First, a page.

The fatal flaw in Trumpcare that could doom it in the Senate

You guys forgot about the Senate’s rules.

CREDIT: AP Photo/Matt Rourke
CREDIT: AP Photo/Matt Rourke

The health care bill House Republicans unveiled earlier this week has a serious defect — it cannot pass the Senate in its current form even if every single Republican backs it. Sen. Chris Murphy (D-CT) explains why.

Murphy’s right. The “penalty on people who lose coverage” that he refers to is a provision that imposes a 30 percent surcharge on people who allow their insurance coverage to lapse for more than a brief period. Under this provision, a person with lapsed coverage who buys a $300 a month insurance policy would have to pay $390 a month for the first year.

But this provision requires 60 votes to pass the Senate, not 51 like most of the other provisions in the bill.

That’s because of the rules surrounding a legislative process known as “reconciliation,” which allows the Senate to enact some measures by simple majority vote without the potential threat of filibuster.


Through reconciliation, the Senate may enact changes to the nation’s fiscal policy by a simple majority vote — shifts in how the United States spends money and most changes to the tax code, for example. But reconciliation cannot be used for regulatory changes, including most laws that govern how private parties conduct their business. These changes must meet the traditional 60-vote threshold in the Senate to overcome a filibuster.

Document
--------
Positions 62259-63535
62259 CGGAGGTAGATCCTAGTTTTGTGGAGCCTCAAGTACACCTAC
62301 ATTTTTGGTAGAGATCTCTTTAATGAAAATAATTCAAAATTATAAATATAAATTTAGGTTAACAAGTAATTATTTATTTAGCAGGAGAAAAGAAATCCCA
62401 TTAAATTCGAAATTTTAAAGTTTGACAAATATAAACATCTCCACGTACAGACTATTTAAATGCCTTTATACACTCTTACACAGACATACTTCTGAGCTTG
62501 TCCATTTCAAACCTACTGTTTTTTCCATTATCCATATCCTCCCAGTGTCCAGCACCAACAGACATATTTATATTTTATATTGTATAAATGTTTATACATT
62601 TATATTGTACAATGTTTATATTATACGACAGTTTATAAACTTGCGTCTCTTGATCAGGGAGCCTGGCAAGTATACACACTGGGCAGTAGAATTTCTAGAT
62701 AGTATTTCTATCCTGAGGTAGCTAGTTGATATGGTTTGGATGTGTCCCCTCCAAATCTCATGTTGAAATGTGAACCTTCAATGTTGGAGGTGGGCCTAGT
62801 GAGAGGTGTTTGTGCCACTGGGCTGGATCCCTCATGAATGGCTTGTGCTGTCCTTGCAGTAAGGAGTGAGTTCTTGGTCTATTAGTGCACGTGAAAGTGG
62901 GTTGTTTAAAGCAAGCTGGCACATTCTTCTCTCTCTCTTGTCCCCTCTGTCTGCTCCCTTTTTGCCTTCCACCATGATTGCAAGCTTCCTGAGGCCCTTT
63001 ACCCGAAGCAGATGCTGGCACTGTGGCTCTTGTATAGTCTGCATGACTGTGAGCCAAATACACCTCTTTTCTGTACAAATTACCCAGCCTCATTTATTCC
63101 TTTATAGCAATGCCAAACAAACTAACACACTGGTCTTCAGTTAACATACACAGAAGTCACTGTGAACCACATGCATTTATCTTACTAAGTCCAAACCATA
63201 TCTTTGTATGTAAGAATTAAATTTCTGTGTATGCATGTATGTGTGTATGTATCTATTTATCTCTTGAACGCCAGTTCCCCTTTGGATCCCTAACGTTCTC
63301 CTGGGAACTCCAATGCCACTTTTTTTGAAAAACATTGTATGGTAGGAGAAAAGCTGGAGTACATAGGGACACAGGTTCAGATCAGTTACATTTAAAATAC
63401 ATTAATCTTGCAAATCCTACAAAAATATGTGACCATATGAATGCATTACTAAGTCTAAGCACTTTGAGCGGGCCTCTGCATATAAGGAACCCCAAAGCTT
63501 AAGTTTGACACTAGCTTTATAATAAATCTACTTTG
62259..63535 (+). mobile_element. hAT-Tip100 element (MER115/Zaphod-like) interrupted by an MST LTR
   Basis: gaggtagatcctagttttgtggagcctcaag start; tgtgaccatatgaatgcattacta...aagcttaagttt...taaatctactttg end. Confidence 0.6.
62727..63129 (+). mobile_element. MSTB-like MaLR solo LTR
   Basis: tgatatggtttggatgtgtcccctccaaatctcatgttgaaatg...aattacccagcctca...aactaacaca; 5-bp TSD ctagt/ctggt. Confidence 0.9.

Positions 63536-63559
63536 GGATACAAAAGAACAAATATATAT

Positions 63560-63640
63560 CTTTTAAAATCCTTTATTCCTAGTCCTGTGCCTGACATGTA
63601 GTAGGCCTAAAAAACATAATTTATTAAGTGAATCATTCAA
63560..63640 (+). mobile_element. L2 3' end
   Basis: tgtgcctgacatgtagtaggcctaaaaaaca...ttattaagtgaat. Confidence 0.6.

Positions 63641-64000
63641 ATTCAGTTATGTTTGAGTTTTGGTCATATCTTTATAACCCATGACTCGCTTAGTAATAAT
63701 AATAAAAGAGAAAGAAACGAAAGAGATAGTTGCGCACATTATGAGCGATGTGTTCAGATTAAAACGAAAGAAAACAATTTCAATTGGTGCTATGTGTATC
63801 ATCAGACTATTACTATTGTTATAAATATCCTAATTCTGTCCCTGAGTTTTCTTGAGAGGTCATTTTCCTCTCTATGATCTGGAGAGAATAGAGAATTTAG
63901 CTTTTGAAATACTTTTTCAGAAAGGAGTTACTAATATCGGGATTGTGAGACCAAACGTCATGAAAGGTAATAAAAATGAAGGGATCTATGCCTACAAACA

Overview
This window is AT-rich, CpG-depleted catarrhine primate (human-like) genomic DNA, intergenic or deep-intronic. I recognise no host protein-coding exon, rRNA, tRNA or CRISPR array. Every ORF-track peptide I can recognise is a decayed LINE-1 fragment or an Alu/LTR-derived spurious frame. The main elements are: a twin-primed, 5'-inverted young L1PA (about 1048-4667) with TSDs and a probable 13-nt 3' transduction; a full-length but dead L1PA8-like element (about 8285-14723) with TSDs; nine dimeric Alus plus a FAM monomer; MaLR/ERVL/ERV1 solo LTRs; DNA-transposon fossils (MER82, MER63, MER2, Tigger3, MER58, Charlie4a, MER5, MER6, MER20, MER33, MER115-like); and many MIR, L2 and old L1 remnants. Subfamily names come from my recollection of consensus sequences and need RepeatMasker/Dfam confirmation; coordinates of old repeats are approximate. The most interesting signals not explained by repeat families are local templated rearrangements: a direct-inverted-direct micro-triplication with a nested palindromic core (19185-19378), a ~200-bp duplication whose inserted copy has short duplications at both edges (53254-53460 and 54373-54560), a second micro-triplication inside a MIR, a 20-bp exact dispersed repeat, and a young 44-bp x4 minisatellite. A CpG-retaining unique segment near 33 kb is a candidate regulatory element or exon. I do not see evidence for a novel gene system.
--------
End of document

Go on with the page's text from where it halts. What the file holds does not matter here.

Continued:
The so-called “Byrd Rule,” which is codified in federal law, lays out these restrictions. The Byrd Rule provides that reconciliation cannot be used to enact a provision of law that “does not produce a change in outlays or revenues” or “if it produces changes in outlays or revenues which are merely incidental to the non-budgetary components of the provision.”

Most of the House Republican bill deals with cuts to Medicaid, cuts to tax credits that help many low-to-middle income Americans afford health insurance, tax cuts for wealthy Americans, and subsidies for families earning as much as $150,000. These provisions deal primarily with outlays and revenues, and thus are likely to comply with the Byrd Rule.

But a provision governing how much private health insurers may charge private health consumers does not. It is neither a taxing or spending provision. And, while it may have some marginal impact on the government’s balance sheet, that impact would only be incidental to its non-budgetary function, which is to regulate the insurance market.


Sen. Murphy is also correct to describe this provision as the “linchpin” of the House Republican plan. The 30 percent surcharge is intended to replace the Affordable Care Act’s individual mandate, which charges higher income taxes to most people who do not have insurance.

While the individual mandate is unpopular, it is also essential. Because the law prevents insurers from discriminating against people with preexisting health conditions, there must also be a mechanism to encourage people to buy insurance before they become sick or injured. Otherwise, people will wait until they have high medical bills to become insured, draining all the money out of an insurance system that they haven’t paid into.

House Republicans are betting on the (quite dubious) proposition that a 30 percent surcharge on people who allow their insurance to lapse will be sufficient incentive for healthy people to buy insurance that the individual mandate can be safely repealed.

Due to the Byrd Rule, however, the Senate cannot pass this surcharge without 60 votes.

That doesn’t meant that Congress couldn’t replace the surcharge with some other replacement for the individual mandate. The bill could pay people to obtain insurance, for example. Or it could impose a tax on people who do not maintain continuous coverage. As an economic matter, however, both of these solutions are nearly identical to the individual mandate.